Archival Docs Illustrate Feds' 'Obsessive Effort' to Purge Gay Employees

While the federal government no longer discriminates against gay workers, it once went to great lengths to rid itself of them -- and a group is gathering historical materials related to that effort.

BY Trudy Ring

May 21 2014 4:16 PM ET

Documents recently obtained by a Washington, D.C., gay advocacy group show the great lengths to which the federal government once went to root out gay and lesbian employees and offer a graphic look at homophobia in the 20th century.

“It is well known that America’s laws and policies, in the name of morality and national security, barred gays from the federal work force for much of the previous century,” notes a New York Times feature. “But documents newly obtained by a gay-rights group offer new details about the views that drove the government’s sometimes obsessive effort to identify and fire gays in government jobs.” They “provide stark evidence of how for decades the government considered gay men and women to be immoral, and not to be trusted with even the most mundane bureaucratic tasks,” the article continues.

Among the papers gathered by the Mattachine Society of Washington, D.C., are a 1964 memo from the Civil Service Commission responding to a query as to whether heterosexual marriage could “rehabilitate” gay people to the point that they would be qualified for government jobs.

“Some feel that ‘once a homo, always a homo,’” wrote commission staffer John W. He added, “Our tendency to ‘lean over backwards’ to rule against a homosexual is simply a manifestation of the revulsion which homosexuality inspires in the normal person.”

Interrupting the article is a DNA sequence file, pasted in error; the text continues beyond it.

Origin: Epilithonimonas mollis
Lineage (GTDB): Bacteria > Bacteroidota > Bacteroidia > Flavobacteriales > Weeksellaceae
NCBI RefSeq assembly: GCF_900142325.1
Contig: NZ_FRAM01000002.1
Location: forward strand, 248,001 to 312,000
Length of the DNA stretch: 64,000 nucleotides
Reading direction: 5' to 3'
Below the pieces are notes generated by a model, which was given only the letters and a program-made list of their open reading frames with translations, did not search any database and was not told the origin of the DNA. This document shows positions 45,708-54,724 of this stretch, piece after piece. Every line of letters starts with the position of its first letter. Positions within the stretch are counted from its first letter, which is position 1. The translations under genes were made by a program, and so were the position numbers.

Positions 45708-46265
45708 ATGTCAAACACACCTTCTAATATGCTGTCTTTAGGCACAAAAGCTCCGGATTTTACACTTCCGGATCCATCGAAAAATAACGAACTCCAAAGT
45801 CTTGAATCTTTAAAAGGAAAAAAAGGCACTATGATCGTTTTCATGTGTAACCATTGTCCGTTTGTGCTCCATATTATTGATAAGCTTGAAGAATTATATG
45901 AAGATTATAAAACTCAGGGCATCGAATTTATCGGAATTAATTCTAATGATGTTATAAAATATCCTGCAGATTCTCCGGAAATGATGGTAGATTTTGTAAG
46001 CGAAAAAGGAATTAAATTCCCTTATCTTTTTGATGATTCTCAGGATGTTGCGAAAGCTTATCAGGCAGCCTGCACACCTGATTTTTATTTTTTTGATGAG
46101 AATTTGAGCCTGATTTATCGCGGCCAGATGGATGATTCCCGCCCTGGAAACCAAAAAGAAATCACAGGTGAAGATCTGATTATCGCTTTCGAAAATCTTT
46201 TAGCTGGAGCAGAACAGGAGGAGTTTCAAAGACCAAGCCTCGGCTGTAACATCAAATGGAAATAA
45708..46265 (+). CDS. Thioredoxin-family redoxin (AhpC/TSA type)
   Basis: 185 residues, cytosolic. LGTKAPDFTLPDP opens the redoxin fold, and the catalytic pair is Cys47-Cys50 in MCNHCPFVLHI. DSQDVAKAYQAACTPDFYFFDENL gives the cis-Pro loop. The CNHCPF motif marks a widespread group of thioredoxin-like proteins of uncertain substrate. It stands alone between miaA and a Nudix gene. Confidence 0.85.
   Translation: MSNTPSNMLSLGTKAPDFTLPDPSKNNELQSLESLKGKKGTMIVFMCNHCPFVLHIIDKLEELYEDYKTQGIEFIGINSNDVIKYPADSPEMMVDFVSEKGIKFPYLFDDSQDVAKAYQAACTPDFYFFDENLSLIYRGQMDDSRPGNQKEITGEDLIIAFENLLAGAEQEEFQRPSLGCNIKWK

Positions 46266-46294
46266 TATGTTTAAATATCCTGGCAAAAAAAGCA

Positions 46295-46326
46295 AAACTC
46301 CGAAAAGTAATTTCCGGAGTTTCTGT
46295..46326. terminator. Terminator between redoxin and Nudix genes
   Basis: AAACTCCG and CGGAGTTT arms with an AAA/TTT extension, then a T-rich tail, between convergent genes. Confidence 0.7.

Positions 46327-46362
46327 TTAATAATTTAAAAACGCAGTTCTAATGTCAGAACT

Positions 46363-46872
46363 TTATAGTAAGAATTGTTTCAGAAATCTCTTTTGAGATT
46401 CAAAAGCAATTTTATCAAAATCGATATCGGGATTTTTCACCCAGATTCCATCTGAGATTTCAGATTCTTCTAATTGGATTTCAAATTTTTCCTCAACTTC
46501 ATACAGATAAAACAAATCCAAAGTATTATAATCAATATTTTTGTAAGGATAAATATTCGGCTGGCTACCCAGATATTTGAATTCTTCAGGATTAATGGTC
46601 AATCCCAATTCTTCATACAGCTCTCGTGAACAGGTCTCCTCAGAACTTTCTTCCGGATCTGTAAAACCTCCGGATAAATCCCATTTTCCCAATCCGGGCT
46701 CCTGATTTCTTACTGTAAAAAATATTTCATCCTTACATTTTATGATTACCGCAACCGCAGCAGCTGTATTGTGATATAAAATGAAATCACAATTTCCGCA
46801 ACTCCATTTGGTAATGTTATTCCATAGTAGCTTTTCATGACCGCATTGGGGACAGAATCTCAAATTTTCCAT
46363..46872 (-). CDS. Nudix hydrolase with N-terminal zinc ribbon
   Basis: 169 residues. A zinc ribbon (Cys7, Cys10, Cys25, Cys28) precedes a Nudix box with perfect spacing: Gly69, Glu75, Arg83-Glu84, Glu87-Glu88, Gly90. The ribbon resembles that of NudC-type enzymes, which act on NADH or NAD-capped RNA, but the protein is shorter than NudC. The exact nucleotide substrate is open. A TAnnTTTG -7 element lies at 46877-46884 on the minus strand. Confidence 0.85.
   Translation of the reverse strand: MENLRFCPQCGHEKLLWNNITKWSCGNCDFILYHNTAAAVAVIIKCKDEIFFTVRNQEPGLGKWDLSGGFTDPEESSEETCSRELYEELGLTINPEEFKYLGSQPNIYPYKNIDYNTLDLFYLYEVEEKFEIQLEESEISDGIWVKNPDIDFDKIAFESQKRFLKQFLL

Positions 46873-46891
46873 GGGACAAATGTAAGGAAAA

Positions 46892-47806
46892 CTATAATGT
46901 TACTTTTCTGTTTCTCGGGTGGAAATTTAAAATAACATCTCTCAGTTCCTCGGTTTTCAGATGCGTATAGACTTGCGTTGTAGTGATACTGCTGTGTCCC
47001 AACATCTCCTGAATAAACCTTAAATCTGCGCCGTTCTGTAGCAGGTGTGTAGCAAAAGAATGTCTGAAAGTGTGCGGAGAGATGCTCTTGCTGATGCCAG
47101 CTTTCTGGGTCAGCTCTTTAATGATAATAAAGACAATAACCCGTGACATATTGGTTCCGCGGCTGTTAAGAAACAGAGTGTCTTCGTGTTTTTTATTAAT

“These memorandums were not meant for the outside world to see,” Charles Francis, a president of the Mattachine Society of Washington, told the Times. “It’s a tide of human indignation.”

The Mattachine Society of Washington was founded a few years ago to do what its leaders call “archive activism,” identifying and preserving documents related to LGBT history. It takes its name from an early gay rights group. When its predecessor, the original Washington chapter of the Mattachine Society, was established in 1961, one of the founders was Frank Kameny, who had lost his federal government job because he was gay.

Some of the documents related to antigay discrimination by the U.S. government have been destroyed, including many of the papers from the FBI’s Sex Deviate program, which “collected information on people suspected of being gay and passed it on to government agencies and, sometimes, the news media,” the Times reports. Francis’s group, however, is dedicated to gathering whatever is left and eventually making it public. “Gay and lesbian history is often ignored or deleted,” he said.

In 1975 the federal government stopped firing employees solely for being gay, and it now has a sweeping policy against such discrimination. There’s no such national law for private-sector employers, though, as the Employment Non-Discrimination Act remains pending in Congress.
 

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